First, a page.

Royal Model 1/35 Peter's point fifty

My uncle Peter lived in Veghel, a village along the route of operation Market Garden to capture bridges in Arnhem, in September 1944. Heavy fighting in and around Veghel took place. Around 1962 Veghel's small harbor was dredged, and a lot of dumped wartime weapons came out. They were simply thrown on a pile, and no one guarded the scrap iron. My uncle picked out the biggest gun in the pile, an M2 .50 heavy machine gun, and dragged it home. I wanted to portray that scene, and bought a resin figure of a boy and a .50 by Royal Model from Italy.

Figure construction

Here's the starting point: a boy from Italian brand Royal Model, catalog number 573. It was the closest thing that I could find for this project. But maybe more suitable models have been issued since. The detailing of the figures and accessories is exceptional, I think.
Unfortunately, I shot the first photos when the project was well underway. My (then) 8/9-year old nephews volunteered for a figure study, and that helped a lot in getting the boy's anatomy right. I gave the boy a walking pose by cutting the lower body in two parts (left and right), and setting back the left leg. I cut several horizontal slots in the back, and filled them with oversize shims, to bend the figure's back slightly. The modified model is coated with Mr Surfacer to hide all the crimes, and slightly buffed to give it a slight sheen.
The last problem to solve was the figure's back. I had previously glued plastic wedges in saw cuts in the figure's back, to make him bend over a bit, and there was something wrong with the material combination. Every time I added a layer of Tamiya Surface Primer, these wedges kept appearing as raised lines. Sanding it down and repeating the priming would only give a repeat, Groundhog Day style. Maybe it was the primer's solvent that caused this problem? In the end I decided to apply several layers of thin CA glue, to create a barrier. And that worked. I would have loved to create some wrinkles in the clothing, but earlier attempts failed miserably, and time had run out. Therefore, no wrinkles.
Since I had little experience with painting figures, I asked club member Annamarie to paint it for me, which she kindly did. And the result was great! I added the glasses, made from 0.2 nickel silver wire by Albion. I tried making lenses from Kristal Klear, but that did not work, and I washed away the Kristal Klear.

In this view I now see that the lower legs are too massive. Children in the sixties hardly were chubby, and my uncle definitely never was. But apart from that, I'm really happy with the result.
Here's the built-up Royal Model M2 gun (catalog number 211), with detail parts by Calibre 35 (catalog number 35B13). I 'muddied' the machine gun with a thick coat of Mr Surfacer from a jar, and later I painted it with various colors (black, dark grey, brown).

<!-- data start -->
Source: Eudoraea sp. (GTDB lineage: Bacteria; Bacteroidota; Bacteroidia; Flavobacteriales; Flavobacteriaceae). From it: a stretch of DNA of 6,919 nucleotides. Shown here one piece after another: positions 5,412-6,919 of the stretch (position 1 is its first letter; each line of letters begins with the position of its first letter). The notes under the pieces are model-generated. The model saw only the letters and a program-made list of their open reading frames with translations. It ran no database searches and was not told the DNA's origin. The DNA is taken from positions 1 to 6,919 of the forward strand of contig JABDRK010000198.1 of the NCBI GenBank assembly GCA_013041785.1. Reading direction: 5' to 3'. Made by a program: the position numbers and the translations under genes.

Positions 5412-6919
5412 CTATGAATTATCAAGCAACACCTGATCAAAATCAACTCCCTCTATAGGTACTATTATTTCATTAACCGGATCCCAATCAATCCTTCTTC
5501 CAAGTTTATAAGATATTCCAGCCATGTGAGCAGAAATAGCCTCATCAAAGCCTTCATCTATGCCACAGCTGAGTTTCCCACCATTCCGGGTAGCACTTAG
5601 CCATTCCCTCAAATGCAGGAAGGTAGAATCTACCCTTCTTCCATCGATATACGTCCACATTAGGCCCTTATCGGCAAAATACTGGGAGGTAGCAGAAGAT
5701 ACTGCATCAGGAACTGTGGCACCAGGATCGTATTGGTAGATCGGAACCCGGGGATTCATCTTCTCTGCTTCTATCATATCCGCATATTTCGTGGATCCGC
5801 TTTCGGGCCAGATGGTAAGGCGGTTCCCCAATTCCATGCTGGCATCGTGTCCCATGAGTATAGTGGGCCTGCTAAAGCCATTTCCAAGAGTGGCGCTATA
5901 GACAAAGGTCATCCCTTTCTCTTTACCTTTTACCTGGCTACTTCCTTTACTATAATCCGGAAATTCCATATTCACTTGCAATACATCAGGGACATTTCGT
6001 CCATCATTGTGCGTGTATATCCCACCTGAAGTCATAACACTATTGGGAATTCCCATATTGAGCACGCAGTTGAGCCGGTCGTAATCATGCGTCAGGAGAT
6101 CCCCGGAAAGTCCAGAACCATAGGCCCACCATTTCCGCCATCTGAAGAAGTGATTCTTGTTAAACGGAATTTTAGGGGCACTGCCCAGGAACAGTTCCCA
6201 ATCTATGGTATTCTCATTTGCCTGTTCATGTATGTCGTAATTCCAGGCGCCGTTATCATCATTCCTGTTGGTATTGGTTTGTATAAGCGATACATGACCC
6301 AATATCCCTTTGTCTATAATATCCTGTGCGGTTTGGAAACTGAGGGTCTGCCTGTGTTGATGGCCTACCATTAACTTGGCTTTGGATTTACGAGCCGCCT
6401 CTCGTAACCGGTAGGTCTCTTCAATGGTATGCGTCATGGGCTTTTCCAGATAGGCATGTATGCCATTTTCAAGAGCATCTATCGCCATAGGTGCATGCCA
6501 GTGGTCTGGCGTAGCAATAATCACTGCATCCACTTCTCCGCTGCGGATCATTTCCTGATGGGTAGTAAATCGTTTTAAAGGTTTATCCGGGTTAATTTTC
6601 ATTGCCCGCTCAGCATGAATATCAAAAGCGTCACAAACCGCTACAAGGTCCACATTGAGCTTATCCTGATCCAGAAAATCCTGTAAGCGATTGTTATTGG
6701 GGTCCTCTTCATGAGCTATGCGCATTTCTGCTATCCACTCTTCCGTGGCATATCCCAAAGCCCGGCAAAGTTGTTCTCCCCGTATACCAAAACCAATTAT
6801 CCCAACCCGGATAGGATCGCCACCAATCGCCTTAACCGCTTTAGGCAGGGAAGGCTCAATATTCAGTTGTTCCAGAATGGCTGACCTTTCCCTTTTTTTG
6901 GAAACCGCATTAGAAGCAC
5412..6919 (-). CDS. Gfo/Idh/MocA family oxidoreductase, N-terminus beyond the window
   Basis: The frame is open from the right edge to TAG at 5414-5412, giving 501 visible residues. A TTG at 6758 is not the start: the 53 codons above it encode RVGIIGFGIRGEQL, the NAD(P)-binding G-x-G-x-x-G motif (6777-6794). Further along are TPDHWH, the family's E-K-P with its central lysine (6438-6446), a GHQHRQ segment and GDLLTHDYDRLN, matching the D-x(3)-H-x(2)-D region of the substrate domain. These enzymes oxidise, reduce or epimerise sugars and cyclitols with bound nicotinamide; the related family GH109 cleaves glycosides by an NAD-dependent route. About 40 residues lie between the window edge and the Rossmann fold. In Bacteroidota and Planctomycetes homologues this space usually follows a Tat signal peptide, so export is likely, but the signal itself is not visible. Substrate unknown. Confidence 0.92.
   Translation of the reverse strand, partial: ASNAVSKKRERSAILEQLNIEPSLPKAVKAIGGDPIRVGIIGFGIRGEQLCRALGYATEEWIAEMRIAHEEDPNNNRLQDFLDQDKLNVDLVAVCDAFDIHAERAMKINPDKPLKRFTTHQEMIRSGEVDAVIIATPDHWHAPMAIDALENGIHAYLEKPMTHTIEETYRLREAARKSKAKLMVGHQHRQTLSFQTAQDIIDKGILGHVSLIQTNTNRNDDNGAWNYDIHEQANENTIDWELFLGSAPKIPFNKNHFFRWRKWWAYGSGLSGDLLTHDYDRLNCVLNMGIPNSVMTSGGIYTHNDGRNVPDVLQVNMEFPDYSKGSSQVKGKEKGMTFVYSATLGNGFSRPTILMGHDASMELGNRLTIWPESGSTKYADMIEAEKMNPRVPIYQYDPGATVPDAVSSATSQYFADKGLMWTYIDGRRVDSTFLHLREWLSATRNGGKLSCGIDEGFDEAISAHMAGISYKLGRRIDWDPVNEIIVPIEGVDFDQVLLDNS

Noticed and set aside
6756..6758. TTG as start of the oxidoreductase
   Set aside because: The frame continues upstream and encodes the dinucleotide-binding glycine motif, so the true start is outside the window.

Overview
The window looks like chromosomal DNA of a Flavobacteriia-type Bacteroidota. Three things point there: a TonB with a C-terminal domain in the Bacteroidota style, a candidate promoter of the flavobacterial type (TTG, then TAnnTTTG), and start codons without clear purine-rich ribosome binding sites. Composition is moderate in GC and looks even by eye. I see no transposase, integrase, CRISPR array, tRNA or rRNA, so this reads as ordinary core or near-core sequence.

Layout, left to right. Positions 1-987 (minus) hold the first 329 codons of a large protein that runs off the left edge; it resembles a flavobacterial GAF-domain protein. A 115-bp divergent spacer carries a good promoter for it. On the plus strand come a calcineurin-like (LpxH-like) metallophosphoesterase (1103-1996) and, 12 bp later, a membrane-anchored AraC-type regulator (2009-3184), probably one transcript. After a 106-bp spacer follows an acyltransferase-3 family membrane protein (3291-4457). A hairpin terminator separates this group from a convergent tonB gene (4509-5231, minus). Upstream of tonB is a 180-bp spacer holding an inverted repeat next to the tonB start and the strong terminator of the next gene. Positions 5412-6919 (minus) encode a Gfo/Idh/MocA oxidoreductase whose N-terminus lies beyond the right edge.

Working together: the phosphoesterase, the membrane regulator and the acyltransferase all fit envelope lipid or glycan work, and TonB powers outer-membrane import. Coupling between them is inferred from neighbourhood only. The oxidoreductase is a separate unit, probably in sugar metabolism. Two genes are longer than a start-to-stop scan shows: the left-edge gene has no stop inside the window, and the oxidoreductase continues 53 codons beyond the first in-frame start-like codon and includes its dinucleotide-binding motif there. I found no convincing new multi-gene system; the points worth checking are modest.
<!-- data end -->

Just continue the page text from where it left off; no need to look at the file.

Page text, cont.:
Diorama construction

The start of the diorama. I made a bunch of street stones, each 5.7 x 2.0 mm, and sanded all edges all round. The kerbstones are of the Dutch '13/15' type, with a slightly canted face on the street side, and a rounded tongue and grove connection. The mounting bollard was cut from a 1/48 scale rocket pod (8.5 mm diameter), with a 2 mm diameter cross bar added. The harbor edging is several plastic profiles combined.
From my own memory from the seventies, street stones used to have a dark reddish-brown color. Browsing through my RAL fan deck, I picked RAL 8012 as something to aim for. I mixed MRP-5 Black with MRP-299 Insignia Red to achieve that color. The street stones were laid in a thin layer of Apoxie, to avoid having them all perfectly level. A lot more Apoxie was used to create the sand part. I stippled it with a toothbrush and a paint brush.
The painting of the diorama was hindered by a severe lack of acrylic paints in suitable colors, and a lack of mixing experience. I needed fast-drying paint due to time constraints. I'm not 100% happy with the concrete and sand colors, but my paint color palette was too small to solve this problem. The edges are painted like the base, Revell 9 coal black enamel.
I made a rectangular box (70 x 40 x 25 mm) as a base for the diorama, using 1 mm plastic card. It had a recessed area for the title label. I glued a bunch of steel screws inside the box to give it some weight. The box was painted with Revell 9 coal black enamel.
The base with the diorama glued on, and a title shield.

End result

I glued the figure right shoe to the diorama, and the handles of the M2 to the forward edge of the scratches in the diorama.
I would have loved to work some more on the model, but time was up. My uncle celebrated his 50th wedding anniversary, and I finished the model the day before the party.
The present was well received, and it led to more stories of my uncle's adventures. As an example, he built a concrete underground bunker, to store the WW2 weapons that he found. Maybe something to build in the future?

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